The message was clear at this week’s European Parliament hearing on Poland’s near-ban on abortion: the European Commission should act decisively to protect the lives and rights of women and girls and stop erosion of the values on which the European Union stands.
Marta Lempart, co-founder of the Strajk Kobiet (Women’s Strike) movement leading Polish protests, told the Commission, “I am not asking for your concern. I am not asking for declarations. I demand action and that is my role and my right. I am a European citizen. Your duty, first, is to me.”
Members of the European Parliament spelled out how heightened restrictions on legal abortion in Poland, already home to one of Europe’s most restrictive laws, defy international human rights law and are indisputably intertwined with rule of law violations that should have swift repercussions for Poland’s government. They rightly denounced the ruling Law and Justice party’s use of the politically-influenced Constitutional Tribunal to bypass proper parliamentary procedures in eliminating legal grounds for abortion.
As Lempart said, “If we lose the rule of law, if we lose judiciary independence, we lose everything.”
The Commission itself is among authoritative bodies that have condemned the Tribunal’s lack of independence and even triggered Article 7, the EU mechanism to address governments breaching core EU values.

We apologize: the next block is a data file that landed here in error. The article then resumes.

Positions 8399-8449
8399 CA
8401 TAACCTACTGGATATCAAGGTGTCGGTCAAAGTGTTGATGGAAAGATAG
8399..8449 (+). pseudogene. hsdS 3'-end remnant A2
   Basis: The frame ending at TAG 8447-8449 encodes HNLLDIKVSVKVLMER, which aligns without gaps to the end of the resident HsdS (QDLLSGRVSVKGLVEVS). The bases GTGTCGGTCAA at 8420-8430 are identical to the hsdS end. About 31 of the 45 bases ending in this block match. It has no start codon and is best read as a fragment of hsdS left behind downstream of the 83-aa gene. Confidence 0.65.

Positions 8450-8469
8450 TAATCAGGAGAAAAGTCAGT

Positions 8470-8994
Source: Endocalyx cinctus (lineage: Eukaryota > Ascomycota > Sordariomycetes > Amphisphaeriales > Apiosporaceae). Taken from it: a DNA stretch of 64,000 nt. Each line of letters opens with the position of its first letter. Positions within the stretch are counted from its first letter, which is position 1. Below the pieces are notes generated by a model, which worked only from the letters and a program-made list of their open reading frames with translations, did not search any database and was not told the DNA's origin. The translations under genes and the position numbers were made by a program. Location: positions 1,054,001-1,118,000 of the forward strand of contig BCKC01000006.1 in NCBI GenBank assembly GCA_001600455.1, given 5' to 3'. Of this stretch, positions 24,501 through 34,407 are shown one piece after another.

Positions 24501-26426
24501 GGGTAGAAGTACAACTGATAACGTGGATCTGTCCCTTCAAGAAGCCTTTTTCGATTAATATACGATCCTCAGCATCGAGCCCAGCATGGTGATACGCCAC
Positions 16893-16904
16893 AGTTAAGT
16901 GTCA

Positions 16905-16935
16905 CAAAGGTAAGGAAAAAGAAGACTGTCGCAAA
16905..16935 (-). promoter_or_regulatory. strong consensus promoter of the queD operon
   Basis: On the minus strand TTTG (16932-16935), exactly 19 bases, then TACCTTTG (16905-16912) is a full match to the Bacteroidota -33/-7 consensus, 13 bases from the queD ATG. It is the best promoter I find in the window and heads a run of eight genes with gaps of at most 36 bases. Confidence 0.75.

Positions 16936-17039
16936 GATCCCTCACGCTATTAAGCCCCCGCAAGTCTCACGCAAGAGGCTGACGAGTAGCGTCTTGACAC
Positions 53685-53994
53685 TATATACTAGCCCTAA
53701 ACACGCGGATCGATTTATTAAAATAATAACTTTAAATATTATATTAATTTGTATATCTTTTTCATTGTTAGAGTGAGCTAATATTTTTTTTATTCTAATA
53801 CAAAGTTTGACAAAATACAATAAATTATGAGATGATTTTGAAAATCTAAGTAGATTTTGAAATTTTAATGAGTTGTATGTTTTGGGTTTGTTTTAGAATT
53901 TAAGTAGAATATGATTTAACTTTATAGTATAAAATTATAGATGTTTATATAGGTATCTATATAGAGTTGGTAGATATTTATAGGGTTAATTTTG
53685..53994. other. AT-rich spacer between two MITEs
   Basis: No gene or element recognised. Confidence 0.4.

But when asked if the Commission will act instead of just talk, Equalities Commissioner Helena Dalli again fell short of indicating real engagement on accountability for Polish authorities. In the past year alone, Poland’s government has pushed forward bills to completely ban abortion and criminalize sex education, cracked down on LGBT activists, and revived threats to withdraw from the Istanbul Convention, a regional violence against women treaty.
Without definitive action, the Commission is telling women across Europe that their rights to health, freedom from cruel and inhumane treatment, bodily autonomy, and privacy, are secondary. It also underscores the Commission’s hesitancy to respond firmly when a member state repeatedly violates fundamental rights and EU values; this is a risky move when some European governments appear to view Poland as an example rather than a warning.
Protesters in Poland persist despite daily abuse, harassment and detention. Lempart faces charges that could result in up to eight years in prison. She pleaded to Commission members, “We, the people, urge you to fight for us.”
The Commission should quickly heed her call.